May is skin cancer awareness month. There are different types of skin cancer, and each tends to look a bit different. Reduce your risk of developing skin cancer with appropriate sun protection, including wearing sunscreen, performing skin self-exams, and visiting RejuvaDERM (Cosmetic)/Alberta Dermatology Consultants (Medical) to assess your moles and other concerning lesions. If a growth, mole, sore, or skin discoloration appears suddenly or begins to change, you should see a Dermatologist.
Having skin cancer greatly increases your risk of further skin cancers. If you are concerned about a spot, ask your family physician for a referral to a Dermatologist. Below our team of Alberta Dermatology Consultants/RejuvaDERM Dermatologists have broken down the characteristics of these types.
Actinic Keratoses (AK) = Precancers- NOT cancer YET. These dry, scaly patches or spots are considered the earliest stage in the development of skin cancer. Actinic keratosis (AK) can progress to a type of skin cancer called Squamous Cell Carcinoma (SCC) slowly over time. AKS feel like rough sandpaper and never completely resolve. They do NOT bleed (suggesting something more sinister). AKs form on skin that gets lots of sun exposure, such as the head, hands, and forearms. This is sun damage and should be treated to prevent any further progression.
Basal Cell Carcinoma (BCC). This is the most common type of skin cancer. It frequently looks like a flesh-colored, pearly or translucent bump. It can also appear as a pinkish patch of skin that never goes away with traditional therapies (like topical steroids). It should be treated promptly because it can invade the surrounding tissue and grow into the nerves and bones, causing damage and disfigurement. BCCs can bleed and can be painful.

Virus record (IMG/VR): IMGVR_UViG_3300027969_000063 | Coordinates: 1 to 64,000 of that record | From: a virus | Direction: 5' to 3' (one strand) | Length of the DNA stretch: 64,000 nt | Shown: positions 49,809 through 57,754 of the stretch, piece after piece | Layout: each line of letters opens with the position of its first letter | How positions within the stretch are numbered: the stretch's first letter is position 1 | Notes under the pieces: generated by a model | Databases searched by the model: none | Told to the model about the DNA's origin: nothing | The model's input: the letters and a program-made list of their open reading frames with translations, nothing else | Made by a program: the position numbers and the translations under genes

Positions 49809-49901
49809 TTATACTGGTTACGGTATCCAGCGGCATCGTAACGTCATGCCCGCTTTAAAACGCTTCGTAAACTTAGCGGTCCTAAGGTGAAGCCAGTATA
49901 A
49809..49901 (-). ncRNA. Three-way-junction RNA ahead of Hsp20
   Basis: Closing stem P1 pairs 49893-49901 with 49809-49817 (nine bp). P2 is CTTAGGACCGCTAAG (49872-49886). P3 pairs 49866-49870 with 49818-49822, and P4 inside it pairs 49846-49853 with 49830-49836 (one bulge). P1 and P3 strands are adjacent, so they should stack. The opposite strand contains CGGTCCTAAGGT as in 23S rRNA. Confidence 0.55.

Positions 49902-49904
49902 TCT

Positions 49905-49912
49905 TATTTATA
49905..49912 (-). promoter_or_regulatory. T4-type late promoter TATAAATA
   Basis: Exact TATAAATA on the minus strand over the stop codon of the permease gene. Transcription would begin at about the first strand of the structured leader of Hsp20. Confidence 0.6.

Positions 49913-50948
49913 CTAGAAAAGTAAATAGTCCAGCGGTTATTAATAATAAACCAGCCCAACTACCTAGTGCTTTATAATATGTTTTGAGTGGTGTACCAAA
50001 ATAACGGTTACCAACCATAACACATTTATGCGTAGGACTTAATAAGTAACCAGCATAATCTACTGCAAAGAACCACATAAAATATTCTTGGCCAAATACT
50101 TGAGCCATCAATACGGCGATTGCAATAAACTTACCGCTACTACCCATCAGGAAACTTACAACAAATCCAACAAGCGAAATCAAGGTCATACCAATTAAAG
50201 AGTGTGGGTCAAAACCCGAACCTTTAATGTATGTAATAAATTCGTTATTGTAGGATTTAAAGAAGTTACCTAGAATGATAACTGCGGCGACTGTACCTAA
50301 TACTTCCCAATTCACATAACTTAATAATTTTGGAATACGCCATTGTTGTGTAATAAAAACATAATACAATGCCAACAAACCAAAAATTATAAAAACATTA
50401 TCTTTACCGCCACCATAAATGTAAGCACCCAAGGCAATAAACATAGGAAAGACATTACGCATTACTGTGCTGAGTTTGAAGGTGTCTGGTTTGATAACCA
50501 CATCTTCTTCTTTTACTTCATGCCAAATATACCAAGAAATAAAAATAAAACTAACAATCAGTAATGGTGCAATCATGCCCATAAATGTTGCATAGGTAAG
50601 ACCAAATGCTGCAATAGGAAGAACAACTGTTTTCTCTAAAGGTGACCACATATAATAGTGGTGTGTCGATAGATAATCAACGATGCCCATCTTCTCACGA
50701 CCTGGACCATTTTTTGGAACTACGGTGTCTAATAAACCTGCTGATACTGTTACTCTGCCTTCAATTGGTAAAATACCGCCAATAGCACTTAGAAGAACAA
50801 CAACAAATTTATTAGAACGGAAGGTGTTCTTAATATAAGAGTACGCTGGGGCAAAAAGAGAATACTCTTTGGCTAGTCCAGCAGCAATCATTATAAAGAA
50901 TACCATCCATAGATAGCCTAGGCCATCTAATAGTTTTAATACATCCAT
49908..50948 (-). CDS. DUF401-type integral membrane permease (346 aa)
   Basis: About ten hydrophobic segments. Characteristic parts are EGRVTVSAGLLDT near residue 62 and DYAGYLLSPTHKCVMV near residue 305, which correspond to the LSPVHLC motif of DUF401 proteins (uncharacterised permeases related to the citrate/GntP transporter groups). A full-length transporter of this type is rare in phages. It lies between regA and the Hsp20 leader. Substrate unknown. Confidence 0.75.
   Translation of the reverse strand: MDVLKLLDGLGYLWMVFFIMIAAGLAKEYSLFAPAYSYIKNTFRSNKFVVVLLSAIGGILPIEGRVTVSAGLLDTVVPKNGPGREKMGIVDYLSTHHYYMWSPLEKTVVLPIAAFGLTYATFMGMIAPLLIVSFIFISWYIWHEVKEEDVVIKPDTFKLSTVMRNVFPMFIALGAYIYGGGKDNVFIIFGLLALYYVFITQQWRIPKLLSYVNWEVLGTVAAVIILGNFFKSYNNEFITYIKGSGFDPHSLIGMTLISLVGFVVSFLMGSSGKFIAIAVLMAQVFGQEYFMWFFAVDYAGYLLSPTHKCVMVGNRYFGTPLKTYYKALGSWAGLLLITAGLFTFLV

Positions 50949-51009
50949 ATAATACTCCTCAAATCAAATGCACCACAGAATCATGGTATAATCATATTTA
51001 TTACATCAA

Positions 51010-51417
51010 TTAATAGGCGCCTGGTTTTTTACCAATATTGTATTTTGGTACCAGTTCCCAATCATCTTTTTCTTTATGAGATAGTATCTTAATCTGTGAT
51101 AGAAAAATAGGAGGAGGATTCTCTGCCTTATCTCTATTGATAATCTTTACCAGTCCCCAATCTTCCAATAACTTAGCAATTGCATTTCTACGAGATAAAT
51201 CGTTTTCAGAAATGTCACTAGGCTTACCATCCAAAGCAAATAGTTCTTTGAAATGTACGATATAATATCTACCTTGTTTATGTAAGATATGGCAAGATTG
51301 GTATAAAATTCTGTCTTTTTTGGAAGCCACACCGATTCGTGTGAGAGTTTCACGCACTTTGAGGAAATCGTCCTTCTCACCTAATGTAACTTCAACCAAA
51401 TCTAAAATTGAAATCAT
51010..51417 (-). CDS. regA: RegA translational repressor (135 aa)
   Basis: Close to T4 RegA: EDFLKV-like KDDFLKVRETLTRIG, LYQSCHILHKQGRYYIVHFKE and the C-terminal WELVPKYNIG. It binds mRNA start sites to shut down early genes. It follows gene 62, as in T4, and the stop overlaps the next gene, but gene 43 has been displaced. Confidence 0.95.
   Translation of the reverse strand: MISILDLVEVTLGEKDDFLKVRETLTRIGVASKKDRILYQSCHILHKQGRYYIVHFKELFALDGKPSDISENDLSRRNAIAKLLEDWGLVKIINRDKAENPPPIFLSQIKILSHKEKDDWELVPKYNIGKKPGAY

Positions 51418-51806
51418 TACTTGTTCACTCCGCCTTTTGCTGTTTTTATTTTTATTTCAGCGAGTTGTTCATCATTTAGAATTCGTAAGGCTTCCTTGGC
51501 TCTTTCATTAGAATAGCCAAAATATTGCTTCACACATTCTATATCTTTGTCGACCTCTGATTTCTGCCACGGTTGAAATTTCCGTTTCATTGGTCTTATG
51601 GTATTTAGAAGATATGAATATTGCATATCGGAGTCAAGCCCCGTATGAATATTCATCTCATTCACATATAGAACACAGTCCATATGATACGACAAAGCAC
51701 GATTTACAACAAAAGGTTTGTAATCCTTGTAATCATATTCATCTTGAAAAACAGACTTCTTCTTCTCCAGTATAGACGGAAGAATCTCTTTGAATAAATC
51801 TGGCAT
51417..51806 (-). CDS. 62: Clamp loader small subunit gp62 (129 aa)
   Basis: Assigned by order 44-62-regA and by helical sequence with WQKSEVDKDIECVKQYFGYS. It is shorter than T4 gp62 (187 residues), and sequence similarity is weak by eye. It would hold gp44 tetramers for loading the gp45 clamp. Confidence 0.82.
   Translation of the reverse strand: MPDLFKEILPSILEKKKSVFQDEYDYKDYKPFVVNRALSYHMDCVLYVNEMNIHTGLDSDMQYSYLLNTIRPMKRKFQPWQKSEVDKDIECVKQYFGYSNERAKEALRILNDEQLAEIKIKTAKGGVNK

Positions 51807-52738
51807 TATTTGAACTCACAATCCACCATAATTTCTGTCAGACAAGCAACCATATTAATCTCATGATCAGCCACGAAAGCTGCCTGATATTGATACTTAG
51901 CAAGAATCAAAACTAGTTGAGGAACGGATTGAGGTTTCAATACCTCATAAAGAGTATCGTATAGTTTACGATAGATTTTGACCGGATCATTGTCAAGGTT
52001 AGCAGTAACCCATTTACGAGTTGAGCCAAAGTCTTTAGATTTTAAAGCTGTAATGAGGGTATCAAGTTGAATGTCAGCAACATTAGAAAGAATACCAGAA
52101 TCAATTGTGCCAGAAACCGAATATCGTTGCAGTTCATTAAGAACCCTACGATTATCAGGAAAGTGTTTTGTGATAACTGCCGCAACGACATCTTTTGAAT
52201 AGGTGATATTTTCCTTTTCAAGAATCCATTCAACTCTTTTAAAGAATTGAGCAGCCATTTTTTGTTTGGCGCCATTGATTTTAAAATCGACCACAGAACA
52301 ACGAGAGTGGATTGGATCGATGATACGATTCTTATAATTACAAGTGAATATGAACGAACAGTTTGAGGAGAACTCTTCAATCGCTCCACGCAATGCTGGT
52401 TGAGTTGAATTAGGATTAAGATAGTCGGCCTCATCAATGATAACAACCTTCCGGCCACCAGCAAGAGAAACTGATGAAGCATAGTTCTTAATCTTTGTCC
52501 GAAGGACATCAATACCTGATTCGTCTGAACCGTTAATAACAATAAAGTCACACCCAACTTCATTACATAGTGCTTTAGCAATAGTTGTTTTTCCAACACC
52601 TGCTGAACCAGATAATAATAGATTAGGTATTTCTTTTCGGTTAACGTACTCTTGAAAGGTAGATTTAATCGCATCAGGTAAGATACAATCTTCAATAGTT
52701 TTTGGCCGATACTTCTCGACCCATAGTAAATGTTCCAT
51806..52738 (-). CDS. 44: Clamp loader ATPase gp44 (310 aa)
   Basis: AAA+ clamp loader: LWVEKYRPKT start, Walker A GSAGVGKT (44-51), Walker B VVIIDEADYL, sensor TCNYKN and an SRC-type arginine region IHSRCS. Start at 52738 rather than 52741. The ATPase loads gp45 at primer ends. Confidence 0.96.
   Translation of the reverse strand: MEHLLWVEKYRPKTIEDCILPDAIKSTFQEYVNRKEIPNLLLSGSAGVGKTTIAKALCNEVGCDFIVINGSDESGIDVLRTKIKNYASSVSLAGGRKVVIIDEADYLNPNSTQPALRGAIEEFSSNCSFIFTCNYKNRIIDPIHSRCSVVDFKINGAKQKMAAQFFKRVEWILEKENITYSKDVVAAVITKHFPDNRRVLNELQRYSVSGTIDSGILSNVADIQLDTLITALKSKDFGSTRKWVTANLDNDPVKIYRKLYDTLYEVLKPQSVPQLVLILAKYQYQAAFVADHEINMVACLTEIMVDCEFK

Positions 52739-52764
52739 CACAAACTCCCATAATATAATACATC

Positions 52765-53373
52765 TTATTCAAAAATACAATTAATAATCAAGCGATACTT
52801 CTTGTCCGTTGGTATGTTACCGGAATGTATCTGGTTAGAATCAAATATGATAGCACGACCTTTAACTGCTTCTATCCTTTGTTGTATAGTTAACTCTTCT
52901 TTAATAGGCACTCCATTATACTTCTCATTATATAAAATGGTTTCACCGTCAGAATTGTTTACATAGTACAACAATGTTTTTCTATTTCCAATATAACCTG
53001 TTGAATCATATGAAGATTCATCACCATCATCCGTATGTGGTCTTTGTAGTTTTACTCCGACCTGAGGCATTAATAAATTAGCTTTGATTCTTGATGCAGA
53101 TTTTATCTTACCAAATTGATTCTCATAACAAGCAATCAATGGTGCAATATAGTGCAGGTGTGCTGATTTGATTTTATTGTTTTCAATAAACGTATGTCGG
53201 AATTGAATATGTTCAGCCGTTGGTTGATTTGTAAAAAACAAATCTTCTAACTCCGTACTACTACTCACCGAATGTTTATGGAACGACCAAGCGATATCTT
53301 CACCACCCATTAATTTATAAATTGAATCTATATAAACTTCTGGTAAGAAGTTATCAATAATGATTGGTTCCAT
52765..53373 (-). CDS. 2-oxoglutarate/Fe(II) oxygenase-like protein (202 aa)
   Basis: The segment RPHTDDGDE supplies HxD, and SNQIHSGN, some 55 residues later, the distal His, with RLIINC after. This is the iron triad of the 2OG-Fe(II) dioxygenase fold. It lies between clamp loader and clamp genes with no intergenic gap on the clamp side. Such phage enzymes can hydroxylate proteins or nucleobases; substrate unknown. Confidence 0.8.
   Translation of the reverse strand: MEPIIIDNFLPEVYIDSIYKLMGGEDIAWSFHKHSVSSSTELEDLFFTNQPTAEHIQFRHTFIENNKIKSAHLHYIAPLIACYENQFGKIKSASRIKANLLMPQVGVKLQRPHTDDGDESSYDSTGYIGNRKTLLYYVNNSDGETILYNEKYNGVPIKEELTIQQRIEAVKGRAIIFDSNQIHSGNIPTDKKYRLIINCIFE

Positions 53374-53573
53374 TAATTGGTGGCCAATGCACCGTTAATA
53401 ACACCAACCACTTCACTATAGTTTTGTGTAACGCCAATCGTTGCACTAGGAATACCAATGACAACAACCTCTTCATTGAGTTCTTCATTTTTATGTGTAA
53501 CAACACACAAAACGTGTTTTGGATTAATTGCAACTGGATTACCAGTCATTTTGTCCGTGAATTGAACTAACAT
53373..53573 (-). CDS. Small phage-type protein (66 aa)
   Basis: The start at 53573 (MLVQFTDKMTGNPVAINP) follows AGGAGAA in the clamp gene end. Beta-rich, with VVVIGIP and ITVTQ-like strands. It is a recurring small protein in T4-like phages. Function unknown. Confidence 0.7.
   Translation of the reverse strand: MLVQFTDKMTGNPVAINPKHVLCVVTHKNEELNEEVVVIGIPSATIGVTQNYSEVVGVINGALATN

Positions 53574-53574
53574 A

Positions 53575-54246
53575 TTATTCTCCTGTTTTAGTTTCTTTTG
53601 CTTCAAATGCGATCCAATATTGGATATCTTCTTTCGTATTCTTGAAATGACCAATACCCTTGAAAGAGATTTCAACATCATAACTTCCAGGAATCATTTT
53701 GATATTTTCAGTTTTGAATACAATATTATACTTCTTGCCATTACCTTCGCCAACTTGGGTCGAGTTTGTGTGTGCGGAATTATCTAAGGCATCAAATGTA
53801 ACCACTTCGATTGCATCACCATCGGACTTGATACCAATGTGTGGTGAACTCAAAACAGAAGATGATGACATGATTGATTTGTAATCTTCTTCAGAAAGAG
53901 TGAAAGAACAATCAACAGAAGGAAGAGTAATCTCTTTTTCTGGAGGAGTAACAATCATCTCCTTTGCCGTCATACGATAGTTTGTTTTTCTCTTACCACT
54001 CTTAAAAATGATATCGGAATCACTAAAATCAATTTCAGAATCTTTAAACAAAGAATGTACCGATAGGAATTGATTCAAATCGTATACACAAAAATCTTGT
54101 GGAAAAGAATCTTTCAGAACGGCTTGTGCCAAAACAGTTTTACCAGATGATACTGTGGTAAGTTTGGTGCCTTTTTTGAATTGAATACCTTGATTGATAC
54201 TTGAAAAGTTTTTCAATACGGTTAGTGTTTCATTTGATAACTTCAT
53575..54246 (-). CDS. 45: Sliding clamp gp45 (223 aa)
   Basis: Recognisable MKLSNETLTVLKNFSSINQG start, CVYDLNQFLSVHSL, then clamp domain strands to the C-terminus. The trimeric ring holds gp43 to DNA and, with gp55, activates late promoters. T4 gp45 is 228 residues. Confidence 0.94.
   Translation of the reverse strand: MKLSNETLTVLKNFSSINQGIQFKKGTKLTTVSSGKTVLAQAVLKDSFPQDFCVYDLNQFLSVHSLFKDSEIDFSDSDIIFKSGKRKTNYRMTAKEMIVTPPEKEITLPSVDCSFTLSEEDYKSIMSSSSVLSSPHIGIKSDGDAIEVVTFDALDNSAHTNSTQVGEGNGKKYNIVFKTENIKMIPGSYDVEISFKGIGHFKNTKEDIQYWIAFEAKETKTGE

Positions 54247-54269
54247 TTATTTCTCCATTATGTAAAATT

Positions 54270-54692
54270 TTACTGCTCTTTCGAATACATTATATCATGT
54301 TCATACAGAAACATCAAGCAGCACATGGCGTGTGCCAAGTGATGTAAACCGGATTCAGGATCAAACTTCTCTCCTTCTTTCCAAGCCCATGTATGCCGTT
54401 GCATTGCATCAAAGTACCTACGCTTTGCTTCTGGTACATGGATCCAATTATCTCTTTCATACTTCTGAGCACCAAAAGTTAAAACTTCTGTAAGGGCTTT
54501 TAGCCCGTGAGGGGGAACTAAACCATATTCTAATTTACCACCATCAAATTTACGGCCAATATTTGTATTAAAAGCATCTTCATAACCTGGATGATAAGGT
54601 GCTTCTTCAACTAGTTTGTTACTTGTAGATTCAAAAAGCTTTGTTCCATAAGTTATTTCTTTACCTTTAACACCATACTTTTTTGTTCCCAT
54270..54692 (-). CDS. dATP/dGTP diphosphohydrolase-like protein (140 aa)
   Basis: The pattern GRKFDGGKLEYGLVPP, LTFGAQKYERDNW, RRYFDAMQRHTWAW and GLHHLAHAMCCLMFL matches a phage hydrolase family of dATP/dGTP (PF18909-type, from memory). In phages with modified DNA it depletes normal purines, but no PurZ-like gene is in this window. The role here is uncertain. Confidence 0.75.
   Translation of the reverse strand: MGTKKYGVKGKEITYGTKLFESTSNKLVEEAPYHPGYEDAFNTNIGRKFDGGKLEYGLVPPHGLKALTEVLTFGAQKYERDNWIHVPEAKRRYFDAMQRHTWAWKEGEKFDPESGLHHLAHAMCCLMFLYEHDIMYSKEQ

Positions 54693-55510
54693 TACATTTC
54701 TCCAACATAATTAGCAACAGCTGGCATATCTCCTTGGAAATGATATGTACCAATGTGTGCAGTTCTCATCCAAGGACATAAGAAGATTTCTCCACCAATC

Squamous Cell Carcinoma (SCC). Squamous Cell Carcinoma (SCC) is the second-most common type of skin cancer. It often looks like a firm bump, scaly patch, or an ulcer that heals then reopens. SCC can grow deep and it can cause damage and disfigurement. Early treatment can prevent this and stop SCC from spreading to other areas of the body. SCCs can also bleed and be painful.
Melanoma. This skin cancer frequently develops in a mole that appears suddenly as a new dark spot on the skin. Melanoma is serious and can be deadly. This is a more urgent concern and if any thoughts of melanoma, this should prompt a immediate referral to the Alberta Dermatology Consultants.
If you have any concerns, please ask your family physician to refer you to the specialized skin cancer Dermatologists at Alberta Dermatology Consultants. To find out how to get a referral, please call:
Grande Prairie: (780)513-2255
or go to our website: